Chinese authorities uncover a cryptocurrency scam involving fake Huobi tokens
Chinese police arrested crypto scammers that ran a fake investment scheme since 2019.
Mon, 13 Jul 2020, 02:49 am UTC
A group of cryptocurrency scammers has been taken down by Chinese authorities in the city of Wenzhou. The police seized millions in cryptocurrencies, villas, and luxury cars from the group.
Chinese authorizes seized over 100 million yuan ($14.31 million) in cryptocurrencies from the scammers, who started their operations since 2019, according to Cointelegraph. The retrieved tokens include “tens of thousands” of Ether (ETH), Bitcoin (BTC), and Tether (USDT) according to a tweet by Mo Li, the head of marketing at HashKey Hub.
The police also arrested 10 people who operated a cryptocurrency scam that involved fake Huobi tokens, according to Bitcoin.com. The local media reported it as the “first criminal case involving smart contracts” in China.
The investigation into the group started when a Chinese citizen name Li complained to the police in April. Li joined “Huobi Global HT [huobi token] Arbitrage Chinese Community,” a Telegram group run by the scammers who posed as investors that benefited from an “investment scheme.”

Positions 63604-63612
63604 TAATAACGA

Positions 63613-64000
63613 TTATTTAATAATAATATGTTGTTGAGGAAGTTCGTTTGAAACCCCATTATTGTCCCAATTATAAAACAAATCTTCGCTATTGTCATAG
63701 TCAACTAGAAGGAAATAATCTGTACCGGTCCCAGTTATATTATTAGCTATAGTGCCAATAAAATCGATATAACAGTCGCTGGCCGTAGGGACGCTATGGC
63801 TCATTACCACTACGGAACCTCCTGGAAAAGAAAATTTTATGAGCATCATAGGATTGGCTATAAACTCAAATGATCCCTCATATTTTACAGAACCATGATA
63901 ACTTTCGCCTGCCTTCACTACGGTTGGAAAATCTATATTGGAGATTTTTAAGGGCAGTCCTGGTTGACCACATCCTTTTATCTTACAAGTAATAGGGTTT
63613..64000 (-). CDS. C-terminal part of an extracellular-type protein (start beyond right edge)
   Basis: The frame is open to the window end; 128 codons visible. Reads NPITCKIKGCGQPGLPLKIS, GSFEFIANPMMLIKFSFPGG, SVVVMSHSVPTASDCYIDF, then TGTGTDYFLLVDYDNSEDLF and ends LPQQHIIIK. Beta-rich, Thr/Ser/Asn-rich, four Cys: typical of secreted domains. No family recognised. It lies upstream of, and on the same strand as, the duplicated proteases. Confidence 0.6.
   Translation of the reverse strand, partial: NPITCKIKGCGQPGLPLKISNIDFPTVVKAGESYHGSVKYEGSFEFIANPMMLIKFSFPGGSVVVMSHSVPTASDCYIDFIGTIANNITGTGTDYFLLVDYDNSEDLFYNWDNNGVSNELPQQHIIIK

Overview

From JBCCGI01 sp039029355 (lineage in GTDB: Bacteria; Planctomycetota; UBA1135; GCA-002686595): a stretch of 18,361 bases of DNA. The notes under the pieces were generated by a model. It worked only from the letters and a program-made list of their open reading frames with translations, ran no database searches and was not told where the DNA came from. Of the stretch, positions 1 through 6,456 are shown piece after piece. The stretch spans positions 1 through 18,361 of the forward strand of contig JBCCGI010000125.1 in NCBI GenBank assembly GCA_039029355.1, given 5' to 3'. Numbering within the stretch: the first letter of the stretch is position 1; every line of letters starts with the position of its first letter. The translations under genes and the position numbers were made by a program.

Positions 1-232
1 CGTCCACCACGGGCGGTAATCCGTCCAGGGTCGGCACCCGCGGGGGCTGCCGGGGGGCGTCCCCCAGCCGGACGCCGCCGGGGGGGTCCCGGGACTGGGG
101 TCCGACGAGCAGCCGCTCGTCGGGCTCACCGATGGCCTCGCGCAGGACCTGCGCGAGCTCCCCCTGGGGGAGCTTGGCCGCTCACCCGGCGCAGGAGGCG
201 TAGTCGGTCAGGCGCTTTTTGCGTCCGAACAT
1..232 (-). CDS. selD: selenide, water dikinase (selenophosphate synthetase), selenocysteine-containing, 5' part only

Victims were instructed by the scammers to send their cryptocurrencies to a fake Huobi wallet. The scammers promised that in return, they will receive a more substantial amount of Houbi Token. However, what the victims actually received are just fake HT links.
“Simply put … transfer your ETH (ethereum) to the account designated by the other party, and the other party will return 60 HT (huobi),” Li told the police. “After exchanging, the HT value added part is the money you make, the profit is around 8%.”
Li was convinced by the smooth-talking scammers and transferred 10 ETH on July 3 to a wallet given by the group owner, which is worth around $1,714 or 12,000 yuan at that time. But what got Li in return were 600 fake HT coins, which could not be traded.
Authorities found out that there are more than 13,000 members of the Telegram group. However, more than 10,000 of these supposed members were idle “zombie accounts” while most of the staff and some of the members were just computer bots. At the moment, the police determined that 1,300 people have fallen victim to the scheme.
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